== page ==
- Shipping: Navios Maritime Holdings (NM), Safe Bulkers (SB), Global Ship Lease (GSL), Tsakos Energy Navigation (TNP), Golar LNG Partners (GMLP) and Teekay Offshore Partners (TOO).
- Oil & Gas E&P's: Several are now regretfully bankrupt, but I still hold my long-time favorite Gastar (GST), Callon Petroleum (CPE), and the ruins of Legacy Reserves (LGCY).
- Oil & Gas pipelines and storage: I have held Kinder Morgan (KMI) but have sold it because of it mandatory conversion clause set to take effect next year.
- Storage: General Finance Corp. (GFN), National Storage Affiliates (NSA), and Public Storage (PSA)
* I will speak of at length in the following article of this series.
In Part II of this series, I will further explain the rationale and allow you a more detailed look at the way I go about utilizing my past is prologue approach to preferred investing.
Editor's Note: This article covers one or more microcap stocks. Please be aware of the risks associated with these stocks.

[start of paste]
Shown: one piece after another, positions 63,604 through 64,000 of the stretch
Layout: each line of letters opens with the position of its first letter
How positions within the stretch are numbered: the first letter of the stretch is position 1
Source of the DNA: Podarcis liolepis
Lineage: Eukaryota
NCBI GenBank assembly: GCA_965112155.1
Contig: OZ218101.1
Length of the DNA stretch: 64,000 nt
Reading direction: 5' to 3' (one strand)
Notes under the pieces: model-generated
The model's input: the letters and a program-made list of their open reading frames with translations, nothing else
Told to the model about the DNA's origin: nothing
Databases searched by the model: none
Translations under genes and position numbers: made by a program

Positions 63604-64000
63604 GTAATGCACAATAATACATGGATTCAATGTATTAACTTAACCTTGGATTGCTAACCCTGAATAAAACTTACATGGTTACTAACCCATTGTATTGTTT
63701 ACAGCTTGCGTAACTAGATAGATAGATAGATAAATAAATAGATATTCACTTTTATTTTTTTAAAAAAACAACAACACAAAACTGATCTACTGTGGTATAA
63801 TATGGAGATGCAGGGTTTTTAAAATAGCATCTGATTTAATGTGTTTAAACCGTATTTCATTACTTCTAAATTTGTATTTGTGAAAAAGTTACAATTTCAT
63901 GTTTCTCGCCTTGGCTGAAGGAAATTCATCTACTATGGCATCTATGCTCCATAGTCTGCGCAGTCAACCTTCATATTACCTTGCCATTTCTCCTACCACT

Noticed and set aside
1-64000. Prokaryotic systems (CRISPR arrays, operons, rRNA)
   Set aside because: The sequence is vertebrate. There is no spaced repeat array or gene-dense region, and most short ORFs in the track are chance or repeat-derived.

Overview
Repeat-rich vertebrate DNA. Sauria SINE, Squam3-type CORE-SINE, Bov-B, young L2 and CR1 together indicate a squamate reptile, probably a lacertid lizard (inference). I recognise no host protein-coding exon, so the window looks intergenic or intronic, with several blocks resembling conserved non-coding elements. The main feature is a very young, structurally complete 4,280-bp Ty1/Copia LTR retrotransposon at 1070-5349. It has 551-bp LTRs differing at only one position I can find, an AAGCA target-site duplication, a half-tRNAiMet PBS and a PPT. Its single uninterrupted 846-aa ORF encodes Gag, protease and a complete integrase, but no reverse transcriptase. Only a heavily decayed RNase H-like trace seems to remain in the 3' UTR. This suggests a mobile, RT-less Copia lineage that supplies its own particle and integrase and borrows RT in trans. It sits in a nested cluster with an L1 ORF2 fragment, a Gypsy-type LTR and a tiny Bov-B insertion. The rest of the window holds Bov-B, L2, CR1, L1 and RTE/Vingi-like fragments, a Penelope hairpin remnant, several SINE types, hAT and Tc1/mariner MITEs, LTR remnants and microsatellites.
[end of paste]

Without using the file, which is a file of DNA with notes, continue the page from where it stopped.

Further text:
This article was written by
Analyst’s Disclosure: I am/we are long AHT-G, ARR-B, RAS-B, RAS-C, NYMTO, MITT-B, NM-G, NM-H, SB-D, GSL-B, TNP-D, GMLPP, TOO-B, GST-A, LGCYO, GFNCP. I wrote this article myself, and it expresses my own opinions. I am not receiving compensation for it (other than from Seeking Alpha). I have no business relationship with any company whose stock is mentioned in this article.
Seeking Alpha's Disclosure: Past performance is no guarantee of future results. No recommendation or advice is being given as to whether any investment is suitable for a particular investor. Any views or opinions expressed above may not reflect those of Seeking Alpha as a whole. Seeking Alpha is not a licensed securities dealer, broker or US investment adviser or investment bank. Our analysts are third party authors that include both professional investors and individual investors who may not be licensed or certified by any institute or regulatory body.